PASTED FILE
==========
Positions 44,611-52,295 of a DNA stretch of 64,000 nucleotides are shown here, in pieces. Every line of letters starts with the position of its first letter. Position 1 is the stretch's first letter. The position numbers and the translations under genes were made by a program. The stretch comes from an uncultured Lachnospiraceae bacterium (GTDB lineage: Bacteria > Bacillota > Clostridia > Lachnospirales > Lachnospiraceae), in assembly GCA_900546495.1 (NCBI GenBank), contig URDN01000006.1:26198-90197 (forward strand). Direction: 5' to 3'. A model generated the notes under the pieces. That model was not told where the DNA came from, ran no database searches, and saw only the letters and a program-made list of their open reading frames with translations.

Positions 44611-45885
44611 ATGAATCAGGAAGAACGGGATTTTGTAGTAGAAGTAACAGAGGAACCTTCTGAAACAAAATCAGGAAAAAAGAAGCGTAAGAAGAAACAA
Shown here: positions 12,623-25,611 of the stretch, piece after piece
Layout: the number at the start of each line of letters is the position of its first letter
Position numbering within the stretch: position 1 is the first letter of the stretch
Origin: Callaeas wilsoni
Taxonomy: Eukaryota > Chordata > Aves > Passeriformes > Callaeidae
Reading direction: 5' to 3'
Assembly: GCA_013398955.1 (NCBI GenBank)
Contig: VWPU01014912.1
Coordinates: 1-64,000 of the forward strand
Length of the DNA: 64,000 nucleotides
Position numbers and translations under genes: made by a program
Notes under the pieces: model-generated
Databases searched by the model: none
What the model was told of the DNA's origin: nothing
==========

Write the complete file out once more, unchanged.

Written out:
Positions 44,611-52,295 of a DNA stretch of 64,000 nucleotides are shown here, in pieces. Every line of letters starts with the position of its first letter. Position 1 is the stretch's first letter. The position numbers and the translations under genes were made by a program. The stretch comes from an uncultured Lachnospiraceae bacterium (GTDB lineage: Bacteria > Bacillota > Clostridia > Lachnospirales > Lachnospiraceae), in assembly GCA_900546495.1 (NCBI GenBank), contig URDN01000006.1:26198-90197 (forward strand). Direction: 5' to 3'. A model generated the notes under the pieces. That model was not told where the DNA came from, ran no database searches, and saw only the letters and a program-made list of their open reading frames with translations.

Positions 44611-45885
44611 ATGAATCAGGAAGAACGGGATTTTGTAGTAGAAGTAACAGAGGAACCTTCTGAAACAAAATCAGGAAAAAAGAAGCGTAAGAAGAAACAA
Shown here: positions 12,623-25,611 of the stretch, piece after piece
Layout: the number at the start of each line of letters is the position of its first letter
Position numbering within the stretch: position 1 is the first letter of the stretch
Origin: Callaeas wilsoni
Taxonomy: Eukaryota > Chordata > Aves > Passeriformes > Callaeidae
Reading direction: 5' to 3'
Assembly: GCA_013398955.1 (NCBI GenBank)
Contig: VWPU01014912.1
Coordinates: 1-64,000 of the forward strand
Length of the DNA: 64,000 nucleotides
Position numbers and translations under genes: made by a program
Notes under the pieces: model-generated
Databases searched by the model: none
What the model was told of the DNA's origin: nothing